The Golden Era Of Hip Hop Was A Period In The 80S And Early

1014 WordsApr 21, 20175 Pages
The Golden Era of Hip Hop was a period in the 80s and early 90s characterized by its diversity, innovation, and cultural influence. Hip Hop is considered to have been born in 1973, in South Bronx, New York by Jamaican-born Kool DJ Herc (Blanchard, B, 1999). He used a turntable technique at a Halloween party, which eventually became extremely popular at every party scene. The term “breakdancing” came to life shortly after. Rhymes over hip hop music, also known as rap, began first as a commentary of the ability of the DJ. MCs introduced DJs and their songs. This rhythmic music produced by DJs at parties combined with an increase of break dancers, graffiti artists, and importance of MCs, created what we know today as the culture of hip hop.…show more content…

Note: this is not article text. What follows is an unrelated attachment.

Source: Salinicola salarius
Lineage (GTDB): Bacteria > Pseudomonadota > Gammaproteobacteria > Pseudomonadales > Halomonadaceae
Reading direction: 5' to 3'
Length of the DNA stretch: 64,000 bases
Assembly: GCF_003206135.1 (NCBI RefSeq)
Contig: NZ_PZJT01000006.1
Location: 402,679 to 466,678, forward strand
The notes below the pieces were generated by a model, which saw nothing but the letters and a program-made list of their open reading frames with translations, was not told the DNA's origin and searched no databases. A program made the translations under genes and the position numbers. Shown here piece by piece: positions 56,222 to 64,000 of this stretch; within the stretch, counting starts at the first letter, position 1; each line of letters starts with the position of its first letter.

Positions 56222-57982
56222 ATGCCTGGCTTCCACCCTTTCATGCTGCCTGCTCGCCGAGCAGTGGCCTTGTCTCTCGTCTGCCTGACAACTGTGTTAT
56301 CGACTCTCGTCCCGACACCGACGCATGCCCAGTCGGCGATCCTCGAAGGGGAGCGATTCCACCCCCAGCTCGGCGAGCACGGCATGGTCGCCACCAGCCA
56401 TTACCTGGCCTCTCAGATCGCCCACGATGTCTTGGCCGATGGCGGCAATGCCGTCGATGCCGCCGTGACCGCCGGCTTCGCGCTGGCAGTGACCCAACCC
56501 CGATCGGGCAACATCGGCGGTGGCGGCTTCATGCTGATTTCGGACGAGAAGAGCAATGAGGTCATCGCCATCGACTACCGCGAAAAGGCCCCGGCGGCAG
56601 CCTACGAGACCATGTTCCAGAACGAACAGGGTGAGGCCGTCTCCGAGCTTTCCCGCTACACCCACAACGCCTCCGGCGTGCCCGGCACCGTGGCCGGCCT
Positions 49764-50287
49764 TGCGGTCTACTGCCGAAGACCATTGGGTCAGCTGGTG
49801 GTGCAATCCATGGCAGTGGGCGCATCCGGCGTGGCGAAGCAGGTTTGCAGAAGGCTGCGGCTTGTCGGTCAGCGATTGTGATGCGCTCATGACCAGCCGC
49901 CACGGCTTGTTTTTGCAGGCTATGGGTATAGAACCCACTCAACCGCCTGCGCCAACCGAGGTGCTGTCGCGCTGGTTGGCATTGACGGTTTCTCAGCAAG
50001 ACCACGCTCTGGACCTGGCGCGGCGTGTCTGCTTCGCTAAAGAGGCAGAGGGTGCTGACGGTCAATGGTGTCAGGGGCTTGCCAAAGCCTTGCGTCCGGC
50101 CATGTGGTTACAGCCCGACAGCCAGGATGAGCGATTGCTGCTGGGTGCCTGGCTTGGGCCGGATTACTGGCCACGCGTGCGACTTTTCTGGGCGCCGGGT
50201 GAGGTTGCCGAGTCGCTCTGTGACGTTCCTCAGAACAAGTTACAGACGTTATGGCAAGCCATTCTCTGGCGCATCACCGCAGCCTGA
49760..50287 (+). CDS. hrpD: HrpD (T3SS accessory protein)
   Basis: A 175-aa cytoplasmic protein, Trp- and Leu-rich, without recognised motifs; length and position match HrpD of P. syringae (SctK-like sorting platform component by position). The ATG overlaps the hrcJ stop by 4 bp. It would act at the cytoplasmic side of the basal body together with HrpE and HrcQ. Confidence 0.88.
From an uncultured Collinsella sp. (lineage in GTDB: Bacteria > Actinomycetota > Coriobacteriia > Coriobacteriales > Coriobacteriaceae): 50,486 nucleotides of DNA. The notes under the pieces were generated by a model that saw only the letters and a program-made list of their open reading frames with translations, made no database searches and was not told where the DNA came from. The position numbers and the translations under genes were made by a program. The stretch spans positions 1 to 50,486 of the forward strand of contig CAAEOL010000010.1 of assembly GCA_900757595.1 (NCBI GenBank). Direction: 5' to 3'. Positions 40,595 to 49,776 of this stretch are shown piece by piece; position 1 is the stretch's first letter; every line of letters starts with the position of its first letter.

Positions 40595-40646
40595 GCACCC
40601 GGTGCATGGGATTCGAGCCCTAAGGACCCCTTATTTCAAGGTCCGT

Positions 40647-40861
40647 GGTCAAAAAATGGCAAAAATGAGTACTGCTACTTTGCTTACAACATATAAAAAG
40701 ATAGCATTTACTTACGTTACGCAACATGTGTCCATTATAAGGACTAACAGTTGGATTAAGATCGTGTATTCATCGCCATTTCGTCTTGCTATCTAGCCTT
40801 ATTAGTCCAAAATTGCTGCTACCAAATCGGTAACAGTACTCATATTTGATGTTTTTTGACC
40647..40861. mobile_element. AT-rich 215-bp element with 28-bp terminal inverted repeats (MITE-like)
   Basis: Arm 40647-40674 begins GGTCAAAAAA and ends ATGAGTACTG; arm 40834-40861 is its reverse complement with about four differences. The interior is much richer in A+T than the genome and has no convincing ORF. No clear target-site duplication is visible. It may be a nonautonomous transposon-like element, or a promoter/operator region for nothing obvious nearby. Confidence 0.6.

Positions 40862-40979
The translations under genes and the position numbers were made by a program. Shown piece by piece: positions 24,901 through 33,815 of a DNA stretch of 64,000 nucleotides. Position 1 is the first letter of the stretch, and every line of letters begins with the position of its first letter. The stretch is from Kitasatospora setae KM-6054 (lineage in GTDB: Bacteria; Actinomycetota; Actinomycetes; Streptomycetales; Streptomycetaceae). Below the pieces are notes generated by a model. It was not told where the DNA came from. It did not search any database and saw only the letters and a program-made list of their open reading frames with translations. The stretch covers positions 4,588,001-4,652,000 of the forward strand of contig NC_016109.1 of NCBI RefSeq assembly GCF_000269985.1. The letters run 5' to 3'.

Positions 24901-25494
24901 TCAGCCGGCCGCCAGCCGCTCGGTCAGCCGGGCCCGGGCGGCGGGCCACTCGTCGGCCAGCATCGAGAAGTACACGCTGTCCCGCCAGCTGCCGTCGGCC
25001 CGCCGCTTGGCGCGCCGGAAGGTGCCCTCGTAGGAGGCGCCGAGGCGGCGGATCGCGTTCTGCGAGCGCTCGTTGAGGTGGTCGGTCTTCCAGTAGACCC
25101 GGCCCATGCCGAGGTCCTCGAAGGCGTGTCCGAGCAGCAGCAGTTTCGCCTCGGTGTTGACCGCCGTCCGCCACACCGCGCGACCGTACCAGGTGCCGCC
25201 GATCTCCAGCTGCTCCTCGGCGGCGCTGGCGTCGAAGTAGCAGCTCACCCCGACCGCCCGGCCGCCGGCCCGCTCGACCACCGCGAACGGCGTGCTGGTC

Rap was called “the black CNN” by rapper Chuck D because they were reporting issues within the inner city community through mainstream media. This idea of rap as “the black CNN” can be seen from the descendance of rapper as griots. Griots were the keepers and purveyors of of knowledge, which included tribal history, family lineage, news of birth and death, and war (Blanchard, B, 1999). Rappers create songs that through performance and recordings, allows it to spread worldwide about their lives, dreams, and discontents. They are the voice of poor, urban African American youth whose lives are usually misrepresented or dismissed by mainstream media. Rappers become the keepers of contemporary African- American working-class history and concerns. Public Enemy’s lyrics were dissected by critics in light of Chuck D’s statement. Their song called Fight the Power, recorded in 1989, caused uproar because of the blunt attacks of celebrities such as Elvis Presley and John Wayne. They called these two celebrities out on being racist instead of being a hero to them, Public Enemy or it could be generalized to the black community, as they were to everyone else. This song created a unified message that could apply to everyone, not just the African American community. Beneath the lyrics lie powerful messages about history and politics. When people listen and don’t understand the lyrics, it causes them to maybe want to do research to be more informed. Rappers such

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